Roger Watson, Editor-in-Chief
It can be hard to convince children who are not disabled about the benefits of exercise but what about children who use wheelchairs? How well do they understand the benefits of exercise and what part do their parents play in encouraging them? This is the focus of a stduy from the UK by Noyes et al. (2016) titled: 'Conceptualization of physical exercise and keeping fit by child wheelchair users and their parents' which aimed to: 'gain a better understanding of how children aged 6–18 years who use wheelchairs and their families conceptualized physical exercise and keeping fit.' Twenty four children and 23 parents were interviewed.
The majority of the children claimed that they regularly took part in exercise, mostly three times per week. The children took part because they enjoyed the activities and met friends. Generally, they could see the benefits. The benefts, for example confidence, transferred to other activities. However, children did confuse exercise with therapy. On the other hand, parents were able to distinguish between therapy and exercise.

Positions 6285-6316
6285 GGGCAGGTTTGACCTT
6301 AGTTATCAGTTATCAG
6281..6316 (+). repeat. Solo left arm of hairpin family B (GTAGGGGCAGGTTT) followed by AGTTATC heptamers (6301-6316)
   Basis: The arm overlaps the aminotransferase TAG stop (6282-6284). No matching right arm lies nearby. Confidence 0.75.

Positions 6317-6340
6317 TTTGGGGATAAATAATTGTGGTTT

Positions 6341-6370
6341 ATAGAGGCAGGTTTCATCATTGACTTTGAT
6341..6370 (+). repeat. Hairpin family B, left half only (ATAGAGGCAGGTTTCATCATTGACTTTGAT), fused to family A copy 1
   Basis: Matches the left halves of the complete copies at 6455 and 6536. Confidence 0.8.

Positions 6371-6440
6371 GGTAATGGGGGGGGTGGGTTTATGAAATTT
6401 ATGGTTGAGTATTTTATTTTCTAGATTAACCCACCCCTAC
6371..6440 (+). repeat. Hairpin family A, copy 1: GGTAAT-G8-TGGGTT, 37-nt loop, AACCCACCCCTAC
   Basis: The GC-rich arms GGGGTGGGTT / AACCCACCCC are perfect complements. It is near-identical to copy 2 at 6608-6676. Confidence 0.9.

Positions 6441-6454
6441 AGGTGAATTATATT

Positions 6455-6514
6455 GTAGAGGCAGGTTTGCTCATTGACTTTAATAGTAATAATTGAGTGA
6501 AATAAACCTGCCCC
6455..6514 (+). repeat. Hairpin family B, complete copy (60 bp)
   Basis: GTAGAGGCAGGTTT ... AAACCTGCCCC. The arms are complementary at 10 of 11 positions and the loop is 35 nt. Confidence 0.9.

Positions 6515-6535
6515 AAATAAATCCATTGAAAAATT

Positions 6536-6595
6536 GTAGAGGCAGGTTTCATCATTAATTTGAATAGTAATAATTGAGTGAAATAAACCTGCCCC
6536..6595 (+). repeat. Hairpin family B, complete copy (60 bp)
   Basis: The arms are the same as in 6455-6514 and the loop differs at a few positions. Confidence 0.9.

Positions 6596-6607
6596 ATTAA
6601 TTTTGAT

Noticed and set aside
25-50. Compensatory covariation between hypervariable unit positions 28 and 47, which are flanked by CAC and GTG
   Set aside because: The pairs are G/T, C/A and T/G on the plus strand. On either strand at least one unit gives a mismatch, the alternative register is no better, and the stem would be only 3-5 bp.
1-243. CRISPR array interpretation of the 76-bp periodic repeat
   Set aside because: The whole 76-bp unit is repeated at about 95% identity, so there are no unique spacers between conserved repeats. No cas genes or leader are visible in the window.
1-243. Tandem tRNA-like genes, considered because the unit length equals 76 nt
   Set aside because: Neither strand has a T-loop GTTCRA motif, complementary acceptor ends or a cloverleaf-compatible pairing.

The authors conclude: 'Proactive and physically active parents can go some way to compensate for the lack of health promotion support and advice and to overcome the considerable barriers, to enable their disabled children to engage in and benefit from physical exercise' and '(m)isconceptions and misunderstandings of children about the differences between and benefits of therapy and physical exercise are likely to hinder their ability to better self-manage their health and weight as they grow up. Professionals (including nurses) need to improve the clarity of their communications to correct children’s misunderstandings about the respective benefits of therapy and physical exercise.'
You can listen to this as a podcast
NOYES J., SPENCER L.H., BRAY N., KUBIS H.- P., HASTINGS R., JACKSON M. & O’BRIEN T. (2016) Journal of Advanced Nursing doi:10.1111/jan.13209